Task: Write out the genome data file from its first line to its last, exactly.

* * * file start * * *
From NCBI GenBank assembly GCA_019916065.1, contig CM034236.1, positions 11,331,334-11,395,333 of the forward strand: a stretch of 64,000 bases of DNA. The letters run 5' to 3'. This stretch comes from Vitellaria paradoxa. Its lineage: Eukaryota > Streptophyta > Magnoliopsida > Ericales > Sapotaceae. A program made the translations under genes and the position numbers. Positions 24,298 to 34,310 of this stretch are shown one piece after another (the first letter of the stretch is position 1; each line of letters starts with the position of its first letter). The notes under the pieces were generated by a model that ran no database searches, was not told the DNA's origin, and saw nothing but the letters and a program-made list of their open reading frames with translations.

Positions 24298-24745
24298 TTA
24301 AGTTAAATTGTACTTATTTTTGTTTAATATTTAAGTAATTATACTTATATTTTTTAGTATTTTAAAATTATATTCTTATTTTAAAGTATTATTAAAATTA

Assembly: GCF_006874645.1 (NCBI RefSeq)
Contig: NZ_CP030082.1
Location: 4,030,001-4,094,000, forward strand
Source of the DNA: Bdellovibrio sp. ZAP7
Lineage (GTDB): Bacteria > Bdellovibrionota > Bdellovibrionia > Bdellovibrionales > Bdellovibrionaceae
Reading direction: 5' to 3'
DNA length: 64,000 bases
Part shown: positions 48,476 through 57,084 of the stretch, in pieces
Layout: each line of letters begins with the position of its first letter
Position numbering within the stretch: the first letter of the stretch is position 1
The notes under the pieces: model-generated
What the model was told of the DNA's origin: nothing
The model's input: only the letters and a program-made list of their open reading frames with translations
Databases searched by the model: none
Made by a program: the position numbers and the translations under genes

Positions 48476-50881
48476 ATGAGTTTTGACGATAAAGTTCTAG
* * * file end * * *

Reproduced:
From NCBI GenBank assembly GCA_019916065.1, contig CM034236.1, positions 11,331,334-11,395,333 of the forward strand: a stretch of 64,000 bases of DNA. The letters run 5' to 3'. This stretch comes from Vitellaria paradoxa. Its lineage: Eukaryota > Streptophyta > Magnoliopsida > Ericales > Sapotaceae. A program made the translations under genes and the position numbers. Positions 24,298 to 34,310 of this stretch are shown one piece after another (the first letter of the stretch is position 1; each line of letters starts with the position of its first letter). The notes under the pieces were generated by a model that ran no database searches, was not told the DNA's origin, and saw nothing but the letters and a program-made list of their open reading frames with translations.

Positions 24298-24745
24298 TTA
24301 AGTTAAATTGTACTTATTTTTGTTTAATATTTAAGTAATTATACTTATATTTTTTAGTATTTTAAAATTATATTCTTATTTTAAAGTATTATTAAAATTA

Assembly: GCF_006874645.1 (NCBI RefSeq)
Contig: NZ_CP030082.1
Location: 4,030,001-4,094,000, forward strand
Source of the DNA: Bdellovibrio sp. ZAP7
Lineage (GTDB): Bacteria > Bdellovibrionota > Bdellovibrionia > Bdellovibrionales > Bdellovibrionaceae
Reading direction: 5' to 3'
DNA length: 64,000 bases
Part shown: positions 48,476 through 57,084 of the stretch, in pieces
Layout: each line of letters begins with the position of its first letter
Position numbering within the stretch: the first letter of the stretch is position 1
The notes under the pieces: model-generated
What the model was told of the DNA's origin: nothing
The model's input: only the letters and a program-made list of their open reading frames with translations
Databases searched by the model: none
Made by a program: the position numbers and the translations under genes

Positions 48476-50881
48476 ATGAGTTTTGACGATAAAGTTCTAG